The search results may include retrieving identifiers for one or more images and text segments to be displayed in a ranked manner. The identifiers may include a hypertext link, a title, a description, an image portion, a text segment, or any notation which may be used to represent and identify an image or a text segment. A relative ranking among one or more of the images and text segments may be determined based on similarity metrics.

FIG. 10 shows exemplary components 1000 of a system that may be used to search, retrieve, and index images and/or text, such as a computer system. The hardware setup may include various input/output (I/O) devices (e.g., mouse 1003, keyboard 1005, and display 1007) and general purpose computer 1010 having central processor unit (CPU) 1020, I/O unit 1030, memory 1040, and storage 1050 that stores data and various programs such as operating system 1060 and one or more application programs 1070. Computer system 1010 also typically includes some sort of communications card or device 1080 (e.g., a modem or a network adapter) for exchanging data with a network 1090 via a communications link 1095 (e.g., a telephone line, a wireless network link, a cable network). Other examples of system 1000 include a workstation, a server, a device, a component, other equipment, or some combination of these elements that is capable of responding to and executing instructions in a defined manner.

Referring to FIG. 11a, images and text may be stored in a single storage or memory device 1110, which may include a logical separation for the different types of data (e.g., images and text) within the device 1110. Additionally or alternatively, images and text may be stored in physically separate storage and/or memory devices 1120, as shown with reference to FIG. 11b.

The described systems, methods, and techniques may be implemented in digital electronic circuitry, computer hardware, firmware, software, or in combinations of these elements. Apparatus embodying these techniques may include appropriate input and output devices, a computer processor, and a computer program product tangibly embodied in a machine-readable storage device for execution by a programmable processor. A process embodying these techniques may be performed by a programmable processor executing a program of instructions to perform desired functions by operating on input data and generating appropriate output. The techniques may be implemented in one or more computer programs that are executable on a programmable system including at least one programmable processor coupled to receive data and instructions from, and to transmit data and instructions to, a data storage system, at least one input device, and at least one output device. Each computer program may be implemented in a high-level procedural or object-oriented programming language, or in assembly or machine language if desired; and in any case, the language may be a compiled or interpreted language. Suitable processors include, by way of example, both general and special purpose microprocessors. Generally, a processor will receive instructions and data from a read-only memory and/or a random access memory. Storage devices suitable for tangibly embodying computer program instructions and data include all forms of non-volatile memory, including by way of example semiconductor memory devices, such as Erasable Programmable Read-Only Memory (EPROM), Electrically Erasable Programmable Read-Only Memory (EEPROM), and flash memory devices; magnetic disks such as internal hard disks and removable disks; magneto-optical disks; and Compact Disc Read-Only Memory (CD-ROM). Any of the foregoing may be supplemented by, or incorporated in, specially-designed ASICs (application-specific integrated circuits). Other implementations are within the scope of the following claims.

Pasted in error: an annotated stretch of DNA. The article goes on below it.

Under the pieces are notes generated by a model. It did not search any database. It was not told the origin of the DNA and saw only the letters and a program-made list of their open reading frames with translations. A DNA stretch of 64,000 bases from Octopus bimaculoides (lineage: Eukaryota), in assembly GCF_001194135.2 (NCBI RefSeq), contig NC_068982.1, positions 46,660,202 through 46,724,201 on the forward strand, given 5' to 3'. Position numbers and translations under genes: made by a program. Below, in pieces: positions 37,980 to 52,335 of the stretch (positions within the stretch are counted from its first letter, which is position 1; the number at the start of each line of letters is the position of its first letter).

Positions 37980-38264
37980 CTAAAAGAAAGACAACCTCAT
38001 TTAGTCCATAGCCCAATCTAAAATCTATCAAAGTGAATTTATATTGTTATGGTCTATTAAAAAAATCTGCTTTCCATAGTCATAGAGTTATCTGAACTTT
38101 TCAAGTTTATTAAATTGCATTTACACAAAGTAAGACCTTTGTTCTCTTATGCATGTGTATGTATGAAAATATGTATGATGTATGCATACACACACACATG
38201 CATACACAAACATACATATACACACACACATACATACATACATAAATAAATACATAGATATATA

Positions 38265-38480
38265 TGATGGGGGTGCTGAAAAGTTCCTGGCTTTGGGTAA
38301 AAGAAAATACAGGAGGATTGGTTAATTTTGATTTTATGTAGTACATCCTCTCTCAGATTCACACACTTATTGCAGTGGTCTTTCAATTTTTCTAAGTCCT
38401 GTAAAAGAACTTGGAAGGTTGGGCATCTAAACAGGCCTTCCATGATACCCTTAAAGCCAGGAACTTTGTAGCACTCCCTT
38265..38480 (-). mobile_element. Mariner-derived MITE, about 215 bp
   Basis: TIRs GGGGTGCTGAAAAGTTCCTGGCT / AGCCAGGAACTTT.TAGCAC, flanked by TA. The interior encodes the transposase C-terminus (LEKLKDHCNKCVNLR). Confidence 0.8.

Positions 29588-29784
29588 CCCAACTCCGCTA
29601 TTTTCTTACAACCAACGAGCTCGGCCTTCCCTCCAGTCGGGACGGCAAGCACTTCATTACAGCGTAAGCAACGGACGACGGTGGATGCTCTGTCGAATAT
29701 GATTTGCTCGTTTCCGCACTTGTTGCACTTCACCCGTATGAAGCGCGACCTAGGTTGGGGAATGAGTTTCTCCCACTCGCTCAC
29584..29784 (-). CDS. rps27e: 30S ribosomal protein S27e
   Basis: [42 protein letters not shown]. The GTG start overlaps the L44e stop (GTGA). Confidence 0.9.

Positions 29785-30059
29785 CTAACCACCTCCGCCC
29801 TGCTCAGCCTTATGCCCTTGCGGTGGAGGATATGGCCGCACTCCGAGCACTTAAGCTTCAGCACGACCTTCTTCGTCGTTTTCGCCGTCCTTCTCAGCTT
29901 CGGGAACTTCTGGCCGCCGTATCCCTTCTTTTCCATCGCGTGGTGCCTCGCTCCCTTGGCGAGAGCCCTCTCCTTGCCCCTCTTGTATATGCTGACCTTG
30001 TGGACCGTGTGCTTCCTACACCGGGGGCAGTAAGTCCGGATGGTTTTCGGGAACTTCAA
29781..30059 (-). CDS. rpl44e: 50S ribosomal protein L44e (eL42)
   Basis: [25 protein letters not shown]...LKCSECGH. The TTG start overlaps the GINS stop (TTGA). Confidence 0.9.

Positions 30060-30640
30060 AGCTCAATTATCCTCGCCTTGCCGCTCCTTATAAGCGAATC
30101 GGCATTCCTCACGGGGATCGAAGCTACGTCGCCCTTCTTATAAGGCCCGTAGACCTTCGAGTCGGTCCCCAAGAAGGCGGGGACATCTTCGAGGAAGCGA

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Classifications
U.S. Classification382/170, 382/305, 707/E17.023, 707/999.006
International ClassificationG06F17/30
Cooperative ClassificationY10S707/99936, G06F17/30256
European ClassificationG06F17/30M1H